Iceland committed to cybersecurity as it becomes a formal member of the NATO Co-operative Cyber Defence Centre of Excellence (CCDCOE) in Tallinn, Estonia.
The CCDCOE, established in 2008, is dedicated to bolstering its member states’ cyber defence and cybersecurity capabilities through education, publication, research, and analysis.
During a ceremony held at the CCDCOE, Iceland’s flag was raised to mark its membership, and Harald Aspelund, Iceland’s Ambassador to Estonia, delivered a speech underscoring Iceland’s commitment to cyber defence.
The country’s inclusion brings the total number of member states in the Centre to 39, comprising both NATO member states and partner nations.
“Through our membership of the CCDCOE, we are strengthening information sharing and collaboration with our key partners on cyber defence while increasing our own knowledge and building capabilities at home.
Our participation is part of our policy to contribute to joint partnerships of NATO, not least in those areas where traditional military capabilities are not of primary importance.” says Thórdís Kolbrún Reykfjörd Gylfadóttir, Minister for Foreign Affairs.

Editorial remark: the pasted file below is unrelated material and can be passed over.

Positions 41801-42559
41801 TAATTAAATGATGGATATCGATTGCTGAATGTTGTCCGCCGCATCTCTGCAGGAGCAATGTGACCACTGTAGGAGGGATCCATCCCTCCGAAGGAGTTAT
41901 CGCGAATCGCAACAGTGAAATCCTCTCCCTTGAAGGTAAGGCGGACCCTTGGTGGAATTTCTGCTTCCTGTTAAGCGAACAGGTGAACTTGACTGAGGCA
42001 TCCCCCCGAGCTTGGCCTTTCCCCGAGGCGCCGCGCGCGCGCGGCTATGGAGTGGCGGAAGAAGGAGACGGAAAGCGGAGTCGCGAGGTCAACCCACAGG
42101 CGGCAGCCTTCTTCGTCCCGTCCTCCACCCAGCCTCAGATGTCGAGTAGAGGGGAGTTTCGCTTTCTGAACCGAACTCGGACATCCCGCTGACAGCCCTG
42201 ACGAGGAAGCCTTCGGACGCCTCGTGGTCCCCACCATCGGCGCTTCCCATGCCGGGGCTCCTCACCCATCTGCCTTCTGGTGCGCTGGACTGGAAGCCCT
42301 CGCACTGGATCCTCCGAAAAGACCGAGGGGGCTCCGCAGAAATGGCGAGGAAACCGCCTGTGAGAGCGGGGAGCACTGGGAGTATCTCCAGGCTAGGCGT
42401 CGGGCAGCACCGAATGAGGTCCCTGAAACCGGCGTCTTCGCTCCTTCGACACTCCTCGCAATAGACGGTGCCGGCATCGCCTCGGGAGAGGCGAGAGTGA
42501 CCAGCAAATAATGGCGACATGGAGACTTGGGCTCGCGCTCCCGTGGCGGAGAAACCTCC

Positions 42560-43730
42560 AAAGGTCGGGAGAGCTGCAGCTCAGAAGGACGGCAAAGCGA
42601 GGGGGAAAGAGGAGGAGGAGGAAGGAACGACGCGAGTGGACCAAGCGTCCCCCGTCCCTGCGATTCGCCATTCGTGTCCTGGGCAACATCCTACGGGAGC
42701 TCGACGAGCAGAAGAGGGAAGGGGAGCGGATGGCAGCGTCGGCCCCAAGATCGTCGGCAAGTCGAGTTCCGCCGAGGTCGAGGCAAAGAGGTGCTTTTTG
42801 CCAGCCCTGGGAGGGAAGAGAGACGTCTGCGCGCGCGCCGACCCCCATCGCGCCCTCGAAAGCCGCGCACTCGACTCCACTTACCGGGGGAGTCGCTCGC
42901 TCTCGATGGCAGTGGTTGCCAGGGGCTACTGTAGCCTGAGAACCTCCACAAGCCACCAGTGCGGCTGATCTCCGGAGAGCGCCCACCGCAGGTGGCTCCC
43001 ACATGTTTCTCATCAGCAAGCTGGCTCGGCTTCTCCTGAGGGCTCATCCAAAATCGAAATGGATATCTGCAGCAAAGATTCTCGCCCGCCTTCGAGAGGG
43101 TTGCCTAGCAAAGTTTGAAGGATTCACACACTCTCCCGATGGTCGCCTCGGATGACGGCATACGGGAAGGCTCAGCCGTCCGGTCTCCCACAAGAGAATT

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As a member of the CCDCOE, Iceland gains access to expertise and resources in cyber defence. The Centre’s primary functions include providing research expertise, training cyber defence experts, and organising cyber defence exercises.
An international Live-Fire cyber exercise launched in Tallinn in 2022, NATO Cooperative Cyber Defence Centre of Excellence (CCDCOE) organises Exercise Locked Shields 2022, the annual largest and most complex international live-fire cyber defence exercise in the world.
Recently, Icelandic experts actively participated in the Locked Shields exercise, showcasing their skills and knowledge in combating cyber threats. Additionally, Iceland looks forward to participating in the upcoming “Cyber Coalition” exercise this autumn.
Membership in the CCDCOE is an achievement for Iceland and aligns with the objectives outlined in the government’s action plan on cyber security, published last year.
As cyber threats continue to evolve and pose challenges to nations worldwide, Iceland’s collaboration with the CCDCOE emphasises the country’s approach to protecting its infrastructure and national security.
With its membership in the NATO Cooperative Cyber Defence Centre of Excellence, Iceland actively participates in global efforts to combat cyber threats and safeguard its digital ecosystem.
Iceland has hosted a variety of NATO exercises in its waters. In April 2022, Iceland hosted the NATO exercise Northern Viking, with the US, Norway, France, Germany, Portugal, and other allied nations participating in the defence exercise.
This Month, the NATO exercise Dynamic Mongoose brought together fifteen surface ships from ten NATO nations off the coast of Iceland.